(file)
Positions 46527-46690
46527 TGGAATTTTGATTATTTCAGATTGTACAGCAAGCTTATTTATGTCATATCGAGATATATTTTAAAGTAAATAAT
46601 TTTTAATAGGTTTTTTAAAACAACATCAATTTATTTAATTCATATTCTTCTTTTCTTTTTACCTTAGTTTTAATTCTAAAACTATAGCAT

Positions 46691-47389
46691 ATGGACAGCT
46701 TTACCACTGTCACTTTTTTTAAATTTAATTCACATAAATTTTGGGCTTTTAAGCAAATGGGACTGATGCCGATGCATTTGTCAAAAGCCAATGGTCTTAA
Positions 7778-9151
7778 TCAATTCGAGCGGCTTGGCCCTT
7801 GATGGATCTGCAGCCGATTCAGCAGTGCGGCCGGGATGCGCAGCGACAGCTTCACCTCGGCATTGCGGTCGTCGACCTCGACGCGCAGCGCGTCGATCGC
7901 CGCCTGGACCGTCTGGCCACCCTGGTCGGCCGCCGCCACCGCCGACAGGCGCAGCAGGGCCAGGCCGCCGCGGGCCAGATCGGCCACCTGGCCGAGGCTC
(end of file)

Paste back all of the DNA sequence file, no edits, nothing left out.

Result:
Positions 46527-46690
46527 TGGAATTTTGATTATTTCAGATTGTACAGCAAGCTTATTTATGTCATATCGAGATATATTTTAAAGTAAATAAT
46601 TTTTAATAGGTTTTTTAAAACAACATCAATTTATTTAATTCATATTCTTCTTTTCTTTTTACCTTAGTTTTAATTCTAAAACTATAGCAT

Positions 46691-47389
46691 ATGGACAGCT
46701 TTACCACTGTCACTTTTTTTAAATTTAATTCACATAAATTTTGGGCTTTTAAGCAAATGGGACTGATGCCGATGCATTTGTCAAAAGCCAATGGTCTTAA
Positions 7778-9151
7778 TCAATTCGAGCGGCTTGGCCCTT
7801 GATGGATCTGCAGCCGATTCAGCAGTGCGGCCGGGATGCGCAGCGACAGCTTCACCTCGGCATTGCGGTCGTCGACCTCGACGCGCAGCGCGTCGATCGC
7901 CGCCTGGACCGTCTGGCCACCCTGGTCGGCCGCCGCCACCGCCGACAGGCGCAGCAGGGCCAGGCCGCCGCGGGCCAGATCGGCCACCTGGCCGAGGCTC